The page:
Today’s children are growing up in a world that is “flat,” global, and interconnected. It feels quite a bit smaller than the world their parents grew up in. To thrive in that world, they need skills that are different from those that their parents developed in school.
An Ethical, Cultural Context
At Harding Academy, we always ask ourselves how we can best develop in our students the skills of collaboration, communication, creativity, and community-building. And just as importantly, we are always considering how to use these twenty-first century skills in the service of age-old questions of purpose, ethics, service, and citizenship. In other words, we are always asking how our Community Code plays itself out in a global, digital world.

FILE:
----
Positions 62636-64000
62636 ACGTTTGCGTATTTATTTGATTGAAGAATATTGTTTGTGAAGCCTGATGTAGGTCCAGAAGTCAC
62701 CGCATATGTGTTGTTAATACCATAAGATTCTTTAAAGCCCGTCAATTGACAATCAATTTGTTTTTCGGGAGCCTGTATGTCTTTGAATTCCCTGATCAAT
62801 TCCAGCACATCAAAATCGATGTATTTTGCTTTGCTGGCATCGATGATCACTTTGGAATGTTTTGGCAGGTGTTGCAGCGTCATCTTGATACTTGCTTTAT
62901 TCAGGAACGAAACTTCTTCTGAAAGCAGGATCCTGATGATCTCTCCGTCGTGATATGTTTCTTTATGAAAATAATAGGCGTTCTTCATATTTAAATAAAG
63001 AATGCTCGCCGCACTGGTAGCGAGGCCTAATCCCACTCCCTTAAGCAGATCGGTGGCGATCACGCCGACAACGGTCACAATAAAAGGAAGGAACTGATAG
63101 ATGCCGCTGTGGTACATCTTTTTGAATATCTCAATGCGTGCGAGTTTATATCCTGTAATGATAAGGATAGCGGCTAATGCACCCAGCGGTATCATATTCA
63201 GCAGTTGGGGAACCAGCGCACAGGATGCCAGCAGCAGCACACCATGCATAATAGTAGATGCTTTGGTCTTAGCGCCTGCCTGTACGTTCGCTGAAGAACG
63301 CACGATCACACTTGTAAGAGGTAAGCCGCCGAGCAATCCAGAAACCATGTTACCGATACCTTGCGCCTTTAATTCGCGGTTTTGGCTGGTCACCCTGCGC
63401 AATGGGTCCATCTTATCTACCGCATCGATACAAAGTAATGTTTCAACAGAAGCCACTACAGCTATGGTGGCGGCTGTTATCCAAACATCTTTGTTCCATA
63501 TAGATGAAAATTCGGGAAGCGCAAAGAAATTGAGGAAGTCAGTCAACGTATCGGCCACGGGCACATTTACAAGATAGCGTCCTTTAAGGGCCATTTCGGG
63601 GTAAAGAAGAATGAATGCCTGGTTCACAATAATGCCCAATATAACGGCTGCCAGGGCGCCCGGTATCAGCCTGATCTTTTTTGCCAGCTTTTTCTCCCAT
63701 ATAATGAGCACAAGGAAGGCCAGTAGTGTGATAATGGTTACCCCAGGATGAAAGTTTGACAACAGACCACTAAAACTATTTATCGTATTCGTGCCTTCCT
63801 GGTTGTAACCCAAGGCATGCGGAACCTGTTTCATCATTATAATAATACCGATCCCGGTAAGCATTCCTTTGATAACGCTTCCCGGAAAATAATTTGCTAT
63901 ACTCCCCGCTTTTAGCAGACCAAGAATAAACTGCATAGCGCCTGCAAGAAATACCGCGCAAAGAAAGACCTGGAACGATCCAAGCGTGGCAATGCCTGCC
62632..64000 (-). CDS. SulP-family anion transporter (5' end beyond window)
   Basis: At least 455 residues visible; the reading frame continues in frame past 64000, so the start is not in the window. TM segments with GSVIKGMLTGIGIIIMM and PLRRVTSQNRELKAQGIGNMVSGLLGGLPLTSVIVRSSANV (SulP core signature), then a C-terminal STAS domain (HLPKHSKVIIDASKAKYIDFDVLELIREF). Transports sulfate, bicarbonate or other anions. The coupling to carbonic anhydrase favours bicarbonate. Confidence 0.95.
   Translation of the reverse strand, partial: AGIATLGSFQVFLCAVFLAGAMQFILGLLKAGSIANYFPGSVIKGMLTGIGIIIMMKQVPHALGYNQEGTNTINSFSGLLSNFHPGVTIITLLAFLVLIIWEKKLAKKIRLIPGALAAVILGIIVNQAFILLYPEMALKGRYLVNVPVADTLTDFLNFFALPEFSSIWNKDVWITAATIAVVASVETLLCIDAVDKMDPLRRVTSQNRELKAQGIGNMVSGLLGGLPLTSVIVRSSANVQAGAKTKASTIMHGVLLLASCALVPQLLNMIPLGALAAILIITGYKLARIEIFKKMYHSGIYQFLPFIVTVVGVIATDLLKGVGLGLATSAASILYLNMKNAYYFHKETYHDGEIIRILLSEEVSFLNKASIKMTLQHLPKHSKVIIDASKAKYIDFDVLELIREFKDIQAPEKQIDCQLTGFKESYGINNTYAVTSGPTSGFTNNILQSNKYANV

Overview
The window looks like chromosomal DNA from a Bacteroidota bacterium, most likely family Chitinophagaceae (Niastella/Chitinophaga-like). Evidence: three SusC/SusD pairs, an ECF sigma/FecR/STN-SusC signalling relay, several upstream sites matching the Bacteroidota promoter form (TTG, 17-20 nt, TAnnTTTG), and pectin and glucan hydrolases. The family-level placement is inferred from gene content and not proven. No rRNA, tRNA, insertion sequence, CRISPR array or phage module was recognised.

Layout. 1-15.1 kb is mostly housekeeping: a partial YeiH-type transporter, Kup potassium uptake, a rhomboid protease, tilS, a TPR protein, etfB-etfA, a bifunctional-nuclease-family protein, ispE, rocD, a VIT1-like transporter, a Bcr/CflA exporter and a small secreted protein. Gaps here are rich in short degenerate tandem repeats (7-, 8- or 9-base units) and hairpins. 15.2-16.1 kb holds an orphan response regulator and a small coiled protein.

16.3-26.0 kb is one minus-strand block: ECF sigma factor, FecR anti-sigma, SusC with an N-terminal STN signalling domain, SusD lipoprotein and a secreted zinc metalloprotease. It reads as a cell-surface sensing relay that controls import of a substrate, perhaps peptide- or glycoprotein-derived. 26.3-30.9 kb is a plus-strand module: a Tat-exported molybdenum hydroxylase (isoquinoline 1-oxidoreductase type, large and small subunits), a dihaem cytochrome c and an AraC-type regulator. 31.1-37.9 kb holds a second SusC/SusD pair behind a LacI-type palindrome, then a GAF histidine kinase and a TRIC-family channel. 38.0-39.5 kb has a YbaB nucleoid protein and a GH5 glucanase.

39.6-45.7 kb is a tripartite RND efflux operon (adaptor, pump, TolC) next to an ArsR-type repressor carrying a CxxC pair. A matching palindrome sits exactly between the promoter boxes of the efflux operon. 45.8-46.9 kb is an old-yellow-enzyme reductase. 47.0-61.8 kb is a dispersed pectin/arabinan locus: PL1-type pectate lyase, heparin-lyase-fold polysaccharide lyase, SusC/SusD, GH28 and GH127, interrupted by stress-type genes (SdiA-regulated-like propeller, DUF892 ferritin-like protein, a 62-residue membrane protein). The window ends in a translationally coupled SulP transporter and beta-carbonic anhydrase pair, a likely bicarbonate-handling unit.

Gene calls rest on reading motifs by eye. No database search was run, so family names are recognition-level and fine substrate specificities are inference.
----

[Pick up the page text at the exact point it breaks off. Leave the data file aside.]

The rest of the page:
Rather than thinking of technology as a way of life, we think of technology as a tool –a tool we can leverage to build relationships with people in other countries and cultures, a tool that gives us access to experts and knowledge anywhere in the world. If the image of poorly-managed technology is a young person hunched over a phone, our image of well-managed technology is a young person facing outward toward a vibrant and multifaceted world.